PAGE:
Fifth, deposit money.
Before taking this step, check to see if the arb is still there. If not, it may be worth waiting for the next arb before you deposit. If the sign up bonus has time limits on though, then you may need to deposit anyway, or if the bonus is incentive enough on its own, then it may still be worth depositing anyway.
When deciding how much to deposit, the first consideration is the bonus – try to take full advantage of the bonus at least. If the bonus is a small volume high percentage one, then perhaps deposit twice as much as is required to claim the full bonus. You donâ€™t want to look like you have only created the account to claim the bonus, so try to avoid depositing exactly the right amount to receive the whole bonus and nothing else. If the bookmaker has a small percentage large volume bonus (say 10% of deposit up to $500 bonus for example), then you will need to decide whether your bankroll can afford having that much money ($5000) in one bookmaker or not, and more importantly, whether this bookmaker in particular will be worth having that much money in it. If you are working with a small bankroll, then you may want to only deposit a smaller normal amount (just a few hundred) and accept that you can't get the whole bonus, or you might want to leave this bookmaker until later when you have a larger bankroll and are better able to take full advantage of the bonus.
Exactly how much to deposit is something which you have to decide upon from bookmaker to bookmaker. As indicated above, your considerations need to be your bankroll size, the deposit required to claim the bonus, the regularity this bookmaker is involved with arbs, and the average max bet size of this bookmaker. The last think you want is to end up with 10-50% of your total bank roll stuck in one bookmaker which you never see any arbs at, or a bookmaker which will only let you bet $50 at a time.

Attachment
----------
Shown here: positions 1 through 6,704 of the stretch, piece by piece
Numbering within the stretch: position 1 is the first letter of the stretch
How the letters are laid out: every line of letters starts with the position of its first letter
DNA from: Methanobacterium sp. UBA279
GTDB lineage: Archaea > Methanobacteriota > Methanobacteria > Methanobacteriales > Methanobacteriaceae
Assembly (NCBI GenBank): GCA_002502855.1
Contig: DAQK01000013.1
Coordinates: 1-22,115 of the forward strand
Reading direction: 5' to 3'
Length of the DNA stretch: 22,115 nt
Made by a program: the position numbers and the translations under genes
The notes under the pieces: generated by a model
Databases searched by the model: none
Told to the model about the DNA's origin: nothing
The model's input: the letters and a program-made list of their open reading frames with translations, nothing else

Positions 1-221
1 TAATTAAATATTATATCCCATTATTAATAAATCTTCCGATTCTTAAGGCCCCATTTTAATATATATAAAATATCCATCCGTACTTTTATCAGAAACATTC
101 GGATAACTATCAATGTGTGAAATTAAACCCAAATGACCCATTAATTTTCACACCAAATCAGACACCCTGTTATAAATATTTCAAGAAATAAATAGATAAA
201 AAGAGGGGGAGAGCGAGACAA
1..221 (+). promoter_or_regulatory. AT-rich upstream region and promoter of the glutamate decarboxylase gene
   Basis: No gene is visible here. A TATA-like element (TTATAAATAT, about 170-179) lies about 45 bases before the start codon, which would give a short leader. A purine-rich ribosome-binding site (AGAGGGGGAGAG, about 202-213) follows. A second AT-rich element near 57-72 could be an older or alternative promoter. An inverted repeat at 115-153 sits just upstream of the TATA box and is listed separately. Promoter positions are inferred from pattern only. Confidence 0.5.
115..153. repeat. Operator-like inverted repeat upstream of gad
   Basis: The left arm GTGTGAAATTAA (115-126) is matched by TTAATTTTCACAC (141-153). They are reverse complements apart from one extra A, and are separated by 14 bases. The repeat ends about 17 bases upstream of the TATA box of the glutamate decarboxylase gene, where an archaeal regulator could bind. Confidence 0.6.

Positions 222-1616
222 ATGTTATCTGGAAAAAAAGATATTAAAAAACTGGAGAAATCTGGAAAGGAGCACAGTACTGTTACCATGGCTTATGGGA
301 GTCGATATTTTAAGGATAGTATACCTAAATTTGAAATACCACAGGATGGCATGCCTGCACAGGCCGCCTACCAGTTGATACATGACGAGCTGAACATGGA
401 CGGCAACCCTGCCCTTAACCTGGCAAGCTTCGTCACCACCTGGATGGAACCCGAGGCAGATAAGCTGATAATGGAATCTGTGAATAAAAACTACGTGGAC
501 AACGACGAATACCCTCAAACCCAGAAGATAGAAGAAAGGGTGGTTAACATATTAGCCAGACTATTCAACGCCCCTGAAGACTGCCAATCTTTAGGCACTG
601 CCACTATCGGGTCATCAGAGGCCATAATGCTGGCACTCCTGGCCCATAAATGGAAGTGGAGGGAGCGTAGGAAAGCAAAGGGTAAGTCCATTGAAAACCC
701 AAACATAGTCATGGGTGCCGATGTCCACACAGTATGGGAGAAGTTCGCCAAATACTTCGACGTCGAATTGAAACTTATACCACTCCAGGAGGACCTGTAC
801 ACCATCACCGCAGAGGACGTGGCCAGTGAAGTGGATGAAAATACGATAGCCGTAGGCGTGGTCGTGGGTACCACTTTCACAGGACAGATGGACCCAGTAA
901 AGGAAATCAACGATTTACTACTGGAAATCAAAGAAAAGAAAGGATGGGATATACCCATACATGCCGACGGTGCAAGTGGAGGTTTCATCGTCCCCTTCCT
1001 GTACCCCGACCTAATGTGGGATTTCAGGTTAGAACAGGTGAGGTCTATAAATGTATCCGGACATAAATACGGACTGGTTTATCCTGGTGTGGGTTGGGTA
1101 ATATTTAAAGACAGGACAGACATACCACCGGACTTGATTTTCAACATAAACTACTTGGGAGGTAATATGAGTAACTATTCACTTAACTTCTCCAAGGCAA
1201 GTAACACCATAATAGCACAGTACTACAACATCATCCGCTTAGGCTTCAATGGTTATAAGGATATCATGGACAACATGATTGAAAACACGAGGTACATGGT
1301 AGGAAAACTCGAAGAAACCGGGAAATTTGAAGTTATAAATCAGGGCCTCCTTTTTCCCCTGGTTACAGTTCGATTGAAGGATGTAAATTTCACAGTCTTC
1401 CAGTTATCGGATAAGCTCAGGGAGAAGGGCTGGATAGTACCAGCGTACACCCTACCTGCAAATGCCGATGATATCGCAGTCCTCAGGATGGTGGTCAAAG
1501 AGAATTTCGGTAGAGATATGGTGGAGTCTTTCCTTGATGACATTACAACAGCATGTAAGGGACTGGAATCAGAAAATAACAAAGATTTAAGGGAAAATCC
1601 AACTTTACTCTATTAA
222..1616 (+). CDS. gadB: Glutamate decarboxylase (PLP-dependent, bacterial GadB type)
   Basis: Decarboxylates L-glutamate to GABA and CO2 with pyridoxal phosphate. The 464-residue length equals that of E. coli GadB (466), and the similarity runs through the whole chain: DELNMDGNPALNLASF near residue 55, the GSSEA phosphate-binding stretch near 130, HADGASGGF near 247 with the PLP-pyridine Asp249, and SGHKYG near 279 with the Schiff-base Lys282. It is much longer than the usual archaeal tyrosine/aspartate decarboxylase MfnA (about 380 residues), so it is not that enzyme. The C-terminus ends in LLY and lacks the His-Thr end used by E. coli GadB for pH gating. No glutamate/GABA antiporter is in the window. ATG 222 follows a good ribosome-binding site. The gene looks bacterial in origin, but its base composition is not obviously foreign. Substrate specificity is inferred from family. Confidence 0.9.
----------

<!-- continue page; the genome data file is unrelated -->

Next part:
And one final point to remember is that it is easy to deposit more money, while withdrawing money can be complicated by bonus rollover requirements, limited free withdrawals per month, no-play withdrawal fee, and ID requirements before withdrawal processing. So if in doubt, deposit a little less and top it up as you need to. Don't get your money stuck in a crap bookmaker.
Sixth, place the arb.
Don't get too excited, we're still going slow! Check both bookmakers have their money in them, then go to where the arb was – is it still there? Are you sure there is no rule mismatch? Check the rules at the bookmaker itself, these change occasionally so SureBetBookies can’t guarantee its details are always accurate – I find it is helpful to note the rules for various sports in my trading spreadsheet next to each bookmaker.
Are you sure the other details all line up to make this a genuine arb?
If yes, then enter your bet amounts (calculated either by your alert service, or by an arb calculator of your choice), and then submit each bet, one after the other. Which should you submit first? You should always submit the bet at the bookmaker with which you are most uncertain whether your bet will be accepted. Some bookmakers will not tell you the maximum stake until after you attempt to submit your bet, so you should always try to place this bet first. The reason is to avoid having one side of the arb submitted, and then submitting the second side only to find out it has a $7 bet limit on it when you need to place $500.
If at ANY time during this process the arb disappears, or you start to doubt the validity of the arb – STOP. Missing an arb will not cost you money; making a mistake will. More arbs will come. You are ALWAYS better off missing an arb completely, than you are risking money on a gamble in arb clothing.
Seventh, update your records/spreadsheet and repeat the process.
You now have a funded e-wallet or two, you have your alert service finding arbs for you, and you have two funded bookmakers, hopefully with a good legitimate arb in process. You should also hopefully have some bonus cash in both of those bookmakers which may or may not need special attention. You should have a spreadsheet (we have a template available for download here) tracking your bookmaker accounts and arb trades and it should be up to date with regards to your new bookmakers, and the arb you have placed. I recommended tracking everything that you can think of, no matter how inane it seems.
Once everything is updated, pick your next arb, and start the whole process over again. Keep doing this until you think you have enough bookmakers, or you have 75-85% of your bankroll deposited. Keep 15-25% free and ready to deposit as your active bookmakers run out of funds.